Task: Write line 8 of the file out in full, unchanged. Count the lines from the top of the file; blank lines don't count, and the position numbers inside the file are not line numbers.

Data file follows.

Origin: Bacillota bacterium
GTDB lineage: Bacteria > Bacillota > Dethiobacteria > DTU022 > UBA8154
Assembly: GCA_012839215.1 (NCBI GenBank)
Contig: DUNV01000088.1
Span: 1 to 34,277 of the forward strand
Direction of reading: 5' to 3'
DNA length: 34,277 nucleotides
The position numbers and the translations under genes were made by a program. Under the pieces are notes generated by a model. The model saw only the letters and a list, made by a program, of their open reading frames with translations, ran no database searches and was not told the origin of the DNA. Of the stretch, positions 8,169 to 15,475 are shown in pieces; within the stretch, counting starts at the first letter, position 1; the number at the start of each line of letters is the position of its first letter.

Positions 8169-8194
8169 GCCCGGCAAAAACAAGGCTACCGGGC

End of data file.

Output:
The position numbers and the translations under genes were made by a program. Under the pieces are notes generated by a model. The model saw only the letters and a list, made by a program, of their open reading frames with translations, ran no database searches and was not told the origin of the DNA. Of the stretch, positions 8,169 to 15,475 are shown in pieces; within the stretch, counting starts at the first letter, position 1; the number at the start of each line of letters is the position of its first letter.